This May, the Cato Institute unveiled a new publication series called Research Briefs in Economic Policy. Edited by Jeffrey A. Miron, director of economic studies at the Institute, each issue features noted academic economists summarizing their recent research on key policy matters.
While the topics will be highly focused, the publication is aimed at a wide audience. “As such, we will minimize jargon and unnecessary complexities,” Miron says. In the first brief, Andrew Samwick of Dartmouth College looks at an alternative tax treatment for private school enrollment.
In the United States, parents send about 10 percent of elementary and secondary school‐age children to private schools. By paying out of pocket, these families relieve a financial burden on taxpayers, who would otherwise have to fund the public education of these children. Samwick suggests one way to offset this positive externality. By allowing a federal — and possibly state — tax deduction for these parents, in the amount of the per pupil expenditure in their local public schools, any resources saved would be available for other programs or reduced taxes.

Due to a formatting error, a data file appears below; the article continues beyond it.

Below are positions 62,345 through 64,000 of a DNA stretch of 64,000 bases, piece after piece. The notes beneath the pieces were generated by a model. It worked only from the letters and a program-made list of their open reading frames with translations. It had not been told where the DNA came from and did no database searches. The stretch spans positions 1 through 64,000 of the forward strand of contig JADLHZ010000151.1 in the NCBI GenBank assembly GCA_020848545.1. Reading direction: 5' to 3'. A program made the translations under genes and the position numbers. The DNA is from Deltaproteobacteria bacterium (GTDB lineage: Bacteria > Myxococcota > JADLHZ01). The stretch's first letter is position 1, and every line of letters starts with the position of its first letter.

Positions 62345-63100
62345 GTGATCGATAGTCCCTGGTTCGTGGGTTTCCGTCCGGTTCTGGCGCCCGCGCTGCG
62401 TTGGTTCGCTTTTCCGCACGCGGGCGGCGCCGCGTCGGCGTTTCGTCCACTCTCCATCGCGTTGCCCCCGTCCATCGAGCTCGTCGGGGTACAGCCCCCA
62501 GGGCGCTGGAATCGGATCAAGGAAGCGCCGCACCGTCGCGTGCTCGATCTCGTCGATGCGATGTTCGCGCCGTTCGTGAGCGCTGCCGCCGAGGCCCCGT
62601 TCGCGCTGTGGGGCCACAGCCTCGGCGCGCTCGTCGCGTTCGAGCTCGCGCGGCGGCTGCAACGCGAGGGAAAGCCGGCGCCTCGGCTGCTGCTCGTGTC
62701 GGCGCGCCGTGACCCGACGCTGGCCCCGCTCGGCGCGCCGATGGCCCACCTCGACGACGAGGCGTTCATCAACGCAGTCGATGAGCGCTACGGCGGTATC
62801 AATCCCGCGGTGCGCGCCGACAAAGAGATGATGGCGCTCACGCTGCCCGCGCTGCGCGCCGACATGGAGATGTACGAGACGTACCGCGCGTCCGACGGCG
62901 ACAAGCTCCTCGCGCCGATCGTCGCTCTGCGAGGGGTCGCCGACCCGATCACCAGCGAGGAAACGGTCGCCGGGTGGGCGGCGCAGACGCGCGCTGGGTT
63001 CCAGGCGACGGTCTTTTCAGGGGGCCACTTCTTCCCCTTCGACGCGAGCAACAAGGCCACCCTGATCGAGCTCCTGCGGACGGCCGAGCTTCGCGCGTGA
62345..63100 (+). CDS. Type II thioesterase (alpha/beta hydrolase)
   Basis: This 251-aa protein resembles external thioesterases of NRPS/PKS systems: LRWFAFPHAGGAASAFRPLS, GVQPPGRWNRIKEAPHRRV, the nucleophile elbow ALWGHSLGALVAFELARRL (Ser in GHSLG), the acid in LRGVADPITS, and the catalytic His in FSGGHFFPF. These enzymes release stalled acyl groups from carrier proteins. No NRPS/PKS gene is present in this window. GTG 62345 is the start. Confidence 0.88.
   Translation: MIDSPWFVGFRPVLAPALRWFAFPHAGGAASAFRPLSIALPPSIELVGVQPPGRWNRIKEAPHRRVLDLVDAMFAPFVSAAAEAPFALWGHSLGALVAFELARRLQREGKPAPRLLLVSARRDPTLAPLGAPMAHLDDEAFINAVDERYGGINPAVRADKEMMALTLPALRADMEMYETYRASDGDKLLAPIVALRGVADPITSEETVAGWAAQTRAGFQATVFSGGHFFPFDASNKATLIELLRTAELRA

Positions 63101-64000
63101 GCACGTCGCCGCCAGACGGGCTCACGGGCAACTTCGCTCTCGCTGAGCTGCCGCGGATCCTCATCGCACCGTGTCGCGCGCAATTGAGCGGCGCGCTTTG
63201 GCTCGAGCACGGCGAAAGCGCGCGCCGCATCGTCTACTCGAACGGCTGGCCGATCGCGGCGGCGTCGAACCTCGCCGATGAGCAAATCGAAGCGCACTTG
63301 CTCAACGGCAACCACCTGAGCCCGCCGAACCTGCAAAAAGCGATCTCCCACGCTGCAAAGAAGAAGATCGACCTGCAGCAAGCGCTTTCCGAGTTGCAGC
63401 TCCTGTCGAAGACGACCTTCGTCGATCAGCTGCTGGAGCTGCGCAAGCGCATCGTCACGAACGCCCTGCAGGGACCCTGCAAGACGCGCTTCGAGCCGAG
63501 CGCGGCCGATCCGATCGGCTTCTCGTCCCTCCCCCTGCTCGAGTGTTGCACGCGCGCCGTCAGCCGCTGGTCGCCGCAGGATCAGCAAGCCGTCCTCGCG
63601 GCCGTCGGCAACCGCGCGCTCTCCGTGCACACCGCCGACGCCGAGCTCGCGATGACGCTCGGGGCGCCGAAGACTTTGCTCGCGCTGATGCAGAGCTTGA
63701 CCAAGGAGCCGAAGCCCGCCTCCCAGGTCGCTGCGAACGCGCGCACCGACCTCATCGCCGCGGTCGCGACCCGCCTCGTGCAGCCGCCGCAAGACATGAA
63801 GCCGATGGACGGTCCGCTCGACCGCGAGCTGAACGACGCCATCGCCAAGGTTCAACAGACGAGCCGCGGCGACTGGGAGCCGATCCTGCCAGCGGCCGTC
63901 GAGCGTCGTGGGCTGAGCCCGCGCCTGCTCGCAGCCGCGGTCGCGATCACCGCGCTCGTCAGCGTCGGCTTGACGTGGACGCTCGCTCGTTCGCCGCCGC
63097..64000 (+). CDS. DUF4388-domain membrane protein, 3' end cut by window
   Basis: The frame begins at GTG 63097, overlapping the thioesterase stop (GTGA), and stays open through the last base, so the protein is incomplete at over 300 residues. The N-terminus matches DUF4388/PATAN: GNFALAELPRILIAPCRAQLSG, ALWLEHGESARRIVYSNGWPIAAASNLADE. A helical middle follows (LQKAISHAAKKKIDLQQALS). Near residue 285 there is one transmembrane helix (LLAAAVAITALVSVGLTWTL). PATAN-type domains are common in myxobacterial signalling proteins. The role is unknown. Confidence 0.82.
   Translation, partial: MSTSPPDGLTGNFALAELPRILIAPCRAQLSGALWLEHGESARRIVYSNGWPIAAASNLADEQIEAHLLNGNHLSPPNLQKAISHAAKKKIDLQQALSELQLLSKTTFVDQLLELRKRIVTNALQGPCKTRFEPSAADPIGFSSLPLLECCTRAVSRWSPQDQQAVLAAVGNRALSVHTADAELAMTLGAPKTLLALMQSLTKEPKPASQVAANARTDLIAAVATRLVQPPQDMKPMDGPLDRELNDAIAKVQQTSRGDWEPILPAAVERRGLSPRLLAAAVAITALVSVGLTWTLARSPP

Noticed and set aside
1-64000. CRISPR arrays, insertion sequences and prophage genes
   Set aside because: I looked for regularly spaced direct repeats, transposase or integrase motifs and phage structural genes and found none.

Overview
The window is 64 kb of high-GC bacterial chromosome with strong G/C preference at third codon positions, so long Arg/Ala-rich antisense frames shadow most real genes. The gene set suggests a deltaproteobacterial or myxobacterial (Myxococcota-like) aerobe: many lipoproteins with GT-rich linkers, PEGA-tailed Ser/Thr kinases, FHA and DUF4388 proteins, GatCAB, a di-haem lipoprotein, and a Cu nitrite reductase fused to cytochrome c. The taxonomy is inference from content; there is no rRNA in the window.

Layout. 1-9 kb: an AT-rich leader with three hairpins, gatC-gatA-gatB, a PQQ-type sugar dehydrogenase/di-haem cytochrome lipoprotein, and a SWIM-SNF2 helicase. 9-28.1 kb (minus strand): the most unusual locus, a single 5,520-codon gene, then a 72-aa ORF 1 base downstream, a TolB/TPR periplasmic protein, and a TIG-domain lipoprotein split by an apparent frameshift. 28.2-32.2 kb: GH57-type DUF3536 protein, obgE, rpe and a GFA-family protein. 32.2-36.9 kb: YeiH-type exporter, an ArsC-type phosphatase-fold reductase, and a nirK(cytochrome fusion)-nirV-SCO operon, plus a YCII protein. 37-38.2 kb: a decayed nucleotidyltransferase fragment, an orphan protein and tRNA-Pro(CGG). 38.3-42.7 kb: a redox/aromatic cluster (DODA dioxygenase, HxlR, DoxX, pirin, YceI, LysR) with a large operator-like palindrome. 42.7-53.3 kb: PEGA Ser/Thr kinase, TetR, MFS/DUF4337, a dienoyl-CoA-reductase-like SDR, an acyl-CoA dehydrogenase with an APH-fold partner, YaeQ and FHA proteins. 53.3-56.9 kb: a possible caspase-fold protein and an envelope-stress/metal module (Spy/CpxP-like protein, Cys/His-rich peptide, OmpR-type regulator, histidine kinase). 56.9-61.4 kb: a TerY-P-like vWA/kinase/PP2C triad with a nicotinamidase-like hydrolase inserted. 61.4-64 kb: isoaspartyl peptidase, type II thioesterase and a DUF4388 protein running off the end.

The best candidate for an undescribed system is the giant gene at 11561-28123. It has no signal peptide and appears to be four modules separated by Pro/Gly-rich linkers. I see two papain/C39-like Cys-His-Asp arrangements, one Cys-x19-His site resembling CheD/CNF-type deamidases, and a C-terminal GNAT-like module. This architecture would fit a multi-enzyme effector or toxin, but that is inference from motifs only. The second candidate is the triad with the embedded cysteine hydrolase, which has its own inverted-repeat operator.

With topics ranging from immigration to the impact of the Affordable Care Act on full‐time employment, upcoming issues will be released twice every month. “Our goal is to inform, clarify, and enhance economic policy analyses and discussions,” Miron adds.
In addition to his responsibilities at the Institute, Miron is director of undergraduate studies in the economics department at Harvard University, currently splitting his time between the two organizations. As such, he is in a unique position to engage leading academics in the world of higher education.
“The incredible stream of research that is produced and discussed in the economics department forms a great foundation for my role at Cato,” he says. Miron received his PhD from MIT in 1984 and has published in many leading economics journals, including the American Economic Review and the Journal of Political Economy. He has written several studies on the economics of drug prohibition, and in 2010 Basic Books published his tour of libertarian thought, Libertarianism, from A to Z.
The Institute is pleased to add Research Briefs in Economic Policy to its collection of timely and accessible research publications.